Time to scrap Sochi’s Turn 2 says Sainz

Date published: September 27 2020

Carlos-Sainz-PA

Carlos Sainz believes Turn 2 at the Sochi Autodrom “shouldn’t exist” thanks to its tendency to cause incidents.

The large run-off area at the end of the main straight often encourages drivers to leave the track if they can’t make the first turn, though in doing so they have to also miss Turn 2 and instead follow a route marked out by boards to return to the track.

And at the start Sainz did this, but while trying to weave through the boards he got it all wrong and clattered the wall, causing him to retire from the race with the front-left area of his McLaren ruined.

Sainz held his hands up for the incident but said that configuration at Turn 2 shouldn’t exist anyway.

“Unfortunately in Turn 2, I had someone on the inside, and I ran a bit wide,” he is quoted by Motorsport.com.

“By the time I decided to go around the bollard, I went around the bollard with a very, very narrow angle, and I misjudged my entry speed around the bollard and hit the wall pretty heavily.

“A misjudgement by my side, a mistake. I still think that corner shouldn’t exist. It’s not a very nice corner to drive around, and it generates these kind of situation. But I just misjudged it.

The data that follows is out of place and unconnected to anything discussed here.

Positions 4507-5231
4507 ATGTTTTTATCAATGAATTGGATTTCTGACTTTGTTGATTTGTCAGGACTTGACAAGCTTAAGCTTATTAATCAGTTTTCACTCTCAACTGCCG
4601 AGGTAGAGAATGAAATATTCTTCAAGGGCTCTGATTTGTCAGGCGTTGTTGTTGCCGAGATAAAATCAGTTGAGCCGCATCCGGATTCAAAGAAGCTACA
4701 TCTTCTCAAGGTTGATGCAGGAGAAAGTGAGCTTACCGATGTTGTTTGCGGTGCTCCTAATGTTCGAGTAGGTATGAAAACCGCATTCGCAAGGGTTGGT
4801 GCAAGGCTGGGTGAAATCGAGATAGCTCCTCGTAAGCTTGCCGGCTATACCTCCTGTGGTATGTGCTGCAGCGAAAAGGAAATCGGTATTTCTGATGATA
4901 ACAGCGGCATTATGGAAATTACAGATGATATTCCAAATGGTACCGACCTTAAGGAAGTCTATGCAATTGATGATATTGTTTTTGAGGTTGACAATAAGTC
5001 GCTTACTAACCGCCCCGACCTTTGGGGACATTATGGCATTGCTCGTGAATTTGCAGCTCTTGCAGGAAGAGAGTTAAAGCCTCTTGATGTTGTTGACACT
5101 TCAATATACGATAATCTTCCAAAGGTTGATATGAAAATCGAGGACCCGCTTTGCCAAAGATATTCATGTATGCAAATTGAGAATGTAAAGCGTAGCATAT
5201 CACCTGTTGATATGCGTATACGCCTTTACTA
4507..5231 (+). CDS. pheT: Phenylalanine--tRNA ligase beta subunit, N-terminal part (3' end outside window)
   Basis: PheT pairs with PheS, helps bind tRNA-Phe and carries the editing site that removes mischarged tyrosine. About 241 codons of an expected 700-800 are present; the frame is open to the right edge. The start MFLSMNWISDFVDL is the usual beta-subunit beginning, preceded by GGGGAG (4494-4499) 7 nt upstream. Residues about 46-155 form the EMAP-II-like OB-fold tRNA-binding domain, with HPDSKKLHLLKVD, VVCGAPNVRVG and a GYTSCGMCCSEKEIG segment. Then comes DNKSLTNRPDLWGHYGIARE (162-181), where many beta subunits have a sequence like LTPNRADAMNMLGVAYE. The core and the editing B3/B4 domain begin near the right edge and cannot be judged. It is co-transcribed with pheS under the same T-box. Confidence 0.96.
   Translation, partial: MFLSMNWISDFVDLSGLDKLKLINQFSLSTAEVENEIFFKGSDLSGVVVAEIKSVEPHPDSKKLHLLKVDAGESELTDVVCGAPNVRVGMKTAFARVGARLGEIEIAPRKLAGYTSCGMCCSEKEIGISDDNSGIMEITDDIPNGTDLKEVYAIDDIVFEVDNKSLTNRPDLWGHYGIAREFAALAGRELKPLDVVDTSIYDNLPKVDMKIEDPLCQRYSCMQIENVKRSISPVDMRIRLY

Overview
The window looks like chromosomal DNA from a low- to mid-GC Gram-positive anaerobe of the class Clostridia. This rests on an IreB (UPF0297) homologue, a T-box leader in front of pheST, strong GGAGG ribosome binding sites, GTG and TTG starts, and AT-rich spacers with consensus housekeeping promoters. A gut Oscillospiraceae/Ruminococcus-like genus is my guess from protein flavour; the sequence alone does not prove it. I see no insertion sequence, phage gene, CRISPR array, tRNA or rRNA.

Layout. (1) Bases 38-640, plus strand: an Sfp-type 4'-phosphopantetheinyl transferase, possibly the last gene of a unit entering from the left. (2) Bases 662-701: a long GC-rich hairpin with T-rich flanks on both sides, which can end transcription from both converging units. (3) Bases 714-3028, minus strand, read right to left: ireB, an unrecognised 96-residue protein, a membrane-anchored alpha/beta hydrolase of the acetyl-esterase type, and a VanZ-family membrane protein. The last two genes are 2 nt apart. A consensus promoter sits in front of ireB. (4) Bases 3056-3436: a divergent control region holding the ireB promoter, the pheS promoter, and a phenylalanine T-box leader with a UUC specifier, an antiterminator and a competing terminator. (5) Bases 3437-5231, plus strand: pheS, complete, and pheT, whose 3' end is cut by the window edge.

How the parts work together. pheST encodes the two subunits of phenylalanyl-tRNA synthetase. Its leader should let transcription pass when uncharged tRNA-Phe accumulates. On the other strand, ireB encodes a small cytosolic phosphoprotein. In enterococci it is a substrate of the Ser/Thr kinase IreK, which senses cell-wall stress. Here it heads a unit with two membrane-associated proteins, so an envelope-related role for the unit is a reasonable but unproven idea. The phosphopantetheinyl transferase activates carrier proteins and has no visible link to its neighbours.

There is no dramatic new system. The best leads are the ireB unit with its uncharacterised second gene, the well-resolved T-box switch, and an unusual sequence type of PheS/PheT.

“It’s still not a corner that is well designed. You saw today in the race just how many people are missing that apex, and having to go around the bollards, destroying the bollards, it’s clearly not a great corner.”

Sainz wasn’t the only driver whose race was ruined by Turn 2.

His team-mate Lando Norris saw his race heavily compromised as he lifted off to avoid Sainz during his accident, while Daniel Ricciardo was given a five-second time penalty for failing to rejoin the circuit correctly at Turn 2.

Romain Grosjean also prompted the Virtual Safety Car to be deployed thanks to the debris he caused by hitting one of the bollards.

“It was an extremely tough race. My start was alright – nothing spectacular, but not bad. It was difficult on the right-hand side of the grid” Norris told the McLaren website.

“I had a decent run down to Turn Two, but some guys just committed a lot more and I ended up having to back out. Anyone that committed just ran off the track and it was tricky to avoid them.

“Then there was the incident ahead that involved Carlos that I had to avoid. I think it damaged some bits on the car and made it a lot trickier to finish the race.

“We weren’t far away, but on a hard tyre, which we boxed for at the end of lap one, I just missed out a little bit. We need to improve for next time – it was very tricky to drive the car in the race on this track. We’ll try again in Germany.”

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McLaren team principal Andreas Seidl felt that the configuration of Turn 2 didn’t contribute to Sainz’s crash.

“Carlos said it himself with the angle he was approaching this slot, he misjudged, and that was the reason why he touched the barrier,” he explained.

“So then it was his fault. I think it would be wrong now to blame anyone else or anything else.

“Obviously it ended our race for both cars, unfortunately, in Turn 2 of a long race, because Lando had to back out and was last after the first lap.

“And then there was nothing left to lose, so we boxed through safety on to the hard trying to simply survive and hope for something else happening like another safety car which didn’t work out.

“Very disappointing to go away from here with zero points, because I think we were up for again good points.”

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